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Suppose I have a utility foo that writes to n different files simultaneously. Different data is written to every file. What is written to the files is not known in advance. For example, the utility might be invoked like:

foo file_1 file_2 ... file_n

I want to store what is written to the files in bash variables. Of course, I could let the utility write to actual files on the file system and then read from them:

foo file_1 ... file_n

output_1="$(cat file_1)"
...
output_n="$(cat file_n)"

rm file_1 ... file_n

However, I think it might be more efficient to skip the file system and avoid creating temporary files. How can this be done? Can named pipes maybe be used for this?

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2 Answers 2

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I think I found an answer. The problem with @terdon's solution is, as @ilkkachu mentioned, that it assumes the files to be written in sequential order. It first reads from file1 until completion, and then continues to file2. However, foo might write to file1 and file2 at the same time, and because no reader is attached to file2, it blocks.

This could be fixed by opening every fifo for reading right after invoking foo, and then reading from them in sequential order. However, this only works as long as foo does not write more than the fifo buffer size.

Every file/fifo thus needs to be read concurrently. For each fifo we can create a subshell that runs in the background and reads from the fifo until completion. The subshell then prints the content to stdout. It thereby serves as a buffer for the data that is written to the fifo.

# assume files don't exist yet
mkfifo "$@"

# opens fifos as writing
foo "$@" &

# for each fifo, create background subshell that reads from it
i=0
for file in "$@"; do
    exec {fd}< <(echo "$(cat $file)")
    fds[$i]=$fd
    (( i++ ))
done

# fifos are now fully connected
# consume content buffered in subshells
i=0
for file in "$@"; do
    file_contents[i]="$(cat <&${fds[$i]})"
    (( i++ ))
done

for (( i=0; i<${#file_contents[@]}; i++)); do
  printf "The contents of file number %d are: %s\n" "$(( $i+1 ))" "${file_contents[$i]}"
done
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Yes, this is exactly what named pipes (also known as FIFOs) are for. Here's a toy example:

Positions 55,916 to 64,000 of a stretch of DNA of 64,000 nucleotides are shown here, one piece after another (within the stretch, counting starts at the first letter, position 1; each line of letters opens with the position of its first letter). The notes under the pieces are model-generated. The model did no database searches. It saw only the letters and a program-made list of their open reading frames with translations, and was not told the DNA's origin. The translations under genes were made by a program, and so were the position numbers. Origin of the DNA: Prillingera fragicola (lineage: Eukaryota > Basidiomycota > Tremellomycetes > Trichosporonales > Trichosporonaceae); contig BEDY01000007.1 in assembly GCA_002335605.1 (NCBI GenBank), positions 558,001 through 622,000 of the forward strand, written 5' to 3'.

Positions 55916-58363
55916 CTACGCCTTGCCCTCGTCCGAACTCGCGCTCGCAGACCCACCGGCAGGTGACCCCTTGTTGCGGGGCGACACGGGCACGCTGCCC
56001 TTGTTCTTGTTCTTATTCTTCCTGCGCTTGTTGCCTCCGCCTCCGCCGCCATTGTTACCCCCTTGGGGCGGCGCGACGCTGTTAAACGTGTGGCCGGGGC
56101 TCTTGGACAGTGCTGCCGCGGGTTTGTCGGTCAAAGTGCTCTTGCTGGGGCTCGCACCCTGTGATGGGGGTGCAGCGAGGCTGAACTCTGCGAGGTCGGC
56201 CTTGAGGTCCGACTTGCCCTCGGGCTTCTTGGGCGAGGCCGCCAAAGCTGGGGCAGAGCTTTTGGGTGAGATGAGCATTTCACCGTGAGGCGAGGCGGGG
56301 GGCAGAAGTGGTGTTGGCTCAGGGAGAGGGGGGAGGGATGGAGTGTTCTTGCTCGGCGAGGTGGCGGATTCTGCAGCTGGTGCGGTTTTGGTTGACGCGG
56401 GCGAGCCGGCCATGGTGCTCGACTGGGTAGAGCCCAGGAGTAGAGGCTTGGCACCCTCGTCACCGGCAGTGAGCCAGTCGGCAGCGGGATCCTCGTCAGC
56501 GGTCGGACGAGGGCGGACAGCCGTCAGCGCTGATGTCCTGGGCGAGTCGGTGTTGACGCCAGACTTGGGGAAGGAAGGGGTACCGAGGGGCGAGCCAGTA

#!/bin/bash
i=0
for file in "$@"; do
  mkfifo "$file"
  printf "This is file '%s'\n" "$file" > "$file" &
  file_contents[i]=$(cat < "$file")
  rm "$file"
  (( ++i ))
done

for (( i=0; i<${#file_contents[@]}; i++)); do
  printf "The contents of file number %d are: %s\n" "$i" "${file_contents[i]}"
done

This looks like you're creating and deleting files, and formally you are; but they're named pipes and not regular files and therefore no data are actually written to disk.

However, this still uses the filesystem, strictly speaking, it just uses it minimally. The file has no contents, so nothing is actually written to disk, but there will be a filesystem entry created for it. From man fifo:

DESCRIPTION
       A  FIFO  special file (a named pipe) is similar to a pipe, except that
       it is accessed as part of the filesystem.  It can be opened by  multi‐
       ple  processes  for reading or writing.  When processes are exchanging
       data via the FIFO, the kernel passes all data internally without writ‐
       ing it to the filesystem.  Thus, the FIFO special file has no contents
       on the filesystem; the filesystem entry merely serves as  a  reference
       point  so  that  processes  can  access  the  pipe using a name in the
       filesystem.

In your case, you could do something like this:

#!/bin/bash

for file in "$@"; do
  ## CAREFUL: this will delete any files with the same name if they exist
  if [ -e "$file" ]; then
    rm -- "$file"
  fi
  mkfifo -- "$file"
done

## This is your utility
foo "$@" &

## And now read the variables
i=0
for file in "$@"; do
  file_contents[i]=$(cat < "$file")
  rm -- "$file"
  (( ++i ))
done

## And here you can use the file_contents array to do whatever you need
for (( i=0; i<${#file_contents[@]}; i++)); do
  printf "The contents of file number %d are: %s\n" "$i" "${file_contents[i]}"
done

To run foo file1 file2 file3 you would just run that script with file1 file2 file3 as its arguments:

my_script.sh file1 file2 file3
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  • Thanks! But where is the utility called? I do not want to create the utility foo from my question, but rather take it as given and change its output behavior.
    – rewire
    Mar 17, 2023 at 18:14
  • @LeCapoChino see updated answer. Is that better?
    – terdon
    Mar 17, 2023 at 18:18
  • Yes, thank you! But I don't think this would run. You are creating FIFOs and and then tell foo to write to them, before attaching a process to the reading end. The fifo man page states: "The FIFO must be opened on both ends (reading and writing) before data can be passed. Normally, opening the FIFO blocks until the other end is opened also." (man7.org/linux/man-pages/man7/fifo.7.html). Your script would thus block forever.
    – rewire
    Mar 17, 2023 at 18:30
  • @LeCapoChino yes, that's why the toy example sent the printf to the background. I forgot to add & to the line calling foo. I have now done so. I think that it will work this way, I know I've done similar things with tools designed to handle biological data, but I am not an expert (or anything remotely like one) on this sort of thing so I could well be wrong. Could you give it a try and let me know?
    – terdon
    Mar 17, 2023 at 18:37
  • One worry is whether you might need to read from all files at once. I don't know.
    – terdon
    Mar 17, 2023 at 18:38

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